Monday, December 13, 2010


Hello, Monday. Nice of you to show up again. You’re so thoughtful. And consistent.

But, really, it’s not a bad day today. Kind of laid back, which is a nice change from all of the past Mondays that seem to filter in every week. I’m doing my best to get back into my writing routine, since I have fallen short of my original goal of five times per week. I figured Monday is as good a place to start as any.

Hmmmm…what to write about today?

I think I will write about whiny children. I have no children of my own, which leaves me free to criticize the parenting style and misbehavior of others. Don’t hate. Trust me, no offense intended. I just think some parents ought to consider leaving the state of childhood before they partake in procreation. Just because you can, doesn’t mean you should. Just putting that out there.

Case in point: Earlier this morning, I had the pleasure of being within earshot to a whiny child (guessing he was about five years old) who was pestering his mother for a cell phone. I’m picturing in my head some little navy and red plastic contraption with an emblem of Optimus Prime on it. But, I kid you not, the mother replied, “I know honey. You want an iPhone. We’ll see. You’ll have to ask Santa.” She did not sound put out, just resolved. The boy began to whine even more at this point – and the pitch of his mumbling kept climbing to an octave that I’m pretty sure only dogs could hear. I could detect a note of defeat in her voice as she tried to reason with him.

Who the hell is a kid that age gonna call? SpongeBob?

I don’t get it. This disturbs me. Greatly.

Can’t exactly blame the kids, though. One cannot make thieves and then punish them for the act of thievery. Parents, I blame you.

What you spoil your children with is your business. But it seems to me that today’s children have a supreme sense of entitlement. Society has allowed itself to gravitate away from fulfilling the emotional and disciplinary needs of children, and instead, is catering to their materialistic and self-rewarding behaviors.

Don’t spank your child anymore, because it teaches him to be violent. Really? I got spankings (ahem…a lot of them) growing up, and you don’t see me going around smackin’ people upside the heads (though sometimes I’d like to).

Don’t correct or punish your child because it might damage his psyche. Right. Instead, let him throw a fit until he gets his way. By all means, don’t instill in him the responsibilities of sharing with others, or being considerate of them. Or learning how to respect the concept of ‘no’.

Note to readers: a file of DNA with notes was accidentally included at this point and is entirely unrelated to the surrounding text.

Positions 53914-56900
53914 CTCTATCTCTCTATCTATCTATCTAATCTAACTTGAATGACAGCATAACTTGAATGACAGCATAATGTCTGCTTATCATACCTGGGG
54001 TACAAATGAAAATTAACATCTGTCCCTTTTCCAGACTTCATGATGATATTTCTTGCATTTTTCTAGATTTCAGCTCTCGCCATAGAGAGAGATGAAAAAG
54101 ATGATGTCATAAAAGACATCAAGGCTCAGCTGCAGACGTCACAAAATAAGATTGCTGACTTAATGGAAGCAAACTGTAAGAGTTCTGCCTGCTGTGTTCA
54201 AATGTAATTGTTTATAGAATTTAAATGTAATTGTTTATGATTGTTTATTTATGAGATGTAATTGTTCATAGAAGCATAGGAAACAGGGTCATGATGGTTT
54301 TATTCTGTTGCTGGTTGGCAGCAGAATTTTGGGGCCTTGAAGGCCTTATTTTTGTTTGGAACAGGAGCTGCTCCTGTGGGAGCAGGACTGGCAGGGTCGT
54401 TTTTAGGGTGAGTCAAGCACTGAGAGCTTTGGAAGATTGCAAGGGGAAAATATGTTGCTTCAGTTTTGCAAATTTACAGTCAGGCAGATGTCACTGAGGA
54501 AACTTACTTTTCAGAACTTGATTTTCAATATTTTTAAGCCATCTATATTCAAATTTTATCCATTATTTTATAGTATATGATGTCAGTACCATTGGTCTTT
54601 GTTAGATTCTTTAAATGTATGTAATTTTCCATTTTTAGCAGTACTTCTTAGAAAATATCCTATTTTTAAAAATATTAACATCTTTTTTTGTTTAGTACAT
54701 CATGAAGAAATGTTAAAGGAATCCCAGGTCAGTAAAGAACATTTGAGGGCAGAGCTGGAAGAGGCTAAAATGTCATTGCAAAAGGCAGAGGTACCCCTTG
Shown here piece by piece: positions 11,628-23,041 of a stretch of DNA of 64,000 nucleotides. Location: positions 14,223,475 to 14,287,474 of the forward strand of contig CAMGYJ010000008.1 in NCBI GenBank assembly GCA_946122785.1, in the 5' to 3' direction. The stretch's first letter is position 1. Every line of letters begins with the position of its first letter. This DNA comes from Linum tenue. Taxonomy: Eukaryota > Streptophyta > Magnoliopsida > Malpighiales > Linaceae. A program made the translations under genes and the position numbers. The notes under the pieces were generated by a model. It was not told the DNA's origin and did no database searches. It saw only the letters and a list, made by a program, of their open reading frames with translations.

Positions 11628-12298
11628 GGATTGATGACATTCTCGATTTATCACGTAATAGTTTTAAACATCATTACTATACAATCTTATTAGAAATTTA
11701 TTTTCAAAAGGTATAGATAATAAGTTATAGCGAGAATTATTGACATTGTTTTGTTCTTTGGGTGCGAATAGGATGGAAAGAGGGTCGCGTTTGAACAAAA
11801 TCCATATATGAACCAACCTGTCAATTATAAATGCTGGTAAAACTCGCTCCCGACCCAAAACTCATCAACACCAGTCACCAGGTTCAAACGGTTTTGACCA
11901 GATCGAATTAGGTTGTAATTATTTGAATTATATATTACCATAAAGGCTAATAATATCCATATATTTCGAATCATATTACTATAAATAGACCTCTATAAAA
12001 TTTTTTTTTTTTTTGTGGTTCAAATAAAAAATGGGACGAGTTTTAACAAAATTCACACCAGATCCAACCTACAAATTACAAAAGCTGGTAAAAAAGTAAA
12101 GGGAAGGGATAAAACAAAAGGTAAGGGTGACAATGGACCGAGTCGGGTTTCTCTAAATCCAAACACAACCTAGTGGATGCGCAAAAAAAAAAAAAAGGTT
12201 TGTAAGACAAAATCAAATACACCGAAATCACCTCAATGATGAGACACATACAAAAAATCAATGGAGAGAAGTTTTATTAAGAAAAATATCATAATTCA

And for Pete’s sake DON’T force him to go outside to play. Seriously. Let him stay indoors in front of the X-Box, Playstation, Wii and Nintendo, so that he never has to develop any skills at interacting creatively with other children. Or - **gasp** - get any exercise.

Oh, and make sure you don’t make an effort to actually be a parent. Concentrate on being your child’s friend instead. That’s way more important than being a leading example of authority or providing instruction to raising a levelheaded, well-rounded human being.

Okay…done venting. For the moment.

Growing up, the words ‘wait until your father gets home’ used to strike fear in my heart. And if my sister or I acted up in a public place, we were abruptly removed – usually with a harsh grip on the arm, or the threat of a belt across our rear ends when we got home. I didn’t necessarily get everything I wanted, but I never wanted for anything either. Mom and Dad were wise in the choices and decisions they made for my sister and me. I see the influence of that upbringing bleeding over into how my sister raises my niece. She is a fantastic mother, and Aislynn is a very well adjusted child. And smart. And kind. And loving. I hope that I do half as great a job with my kids if I’m ever blessed with the opportunity to become a mom.

So, back to the whole cell phone debacle…I guess I just fail to see where giving your children everything their hearts desire is a good thing. What happened to teaching a child to earn something? What happened to encouraging him to put forth an effort so that he may value his own integrity? What happened to letting kids be kids? They grow up too fast anyway.

As we advance in society, so do the mindset and expectations of its people – especially its children. I think it would do us a lot of good if we digressed a little to embrace a bit of old-fashioned parental management.

And SpongeBob, you really creep me out.

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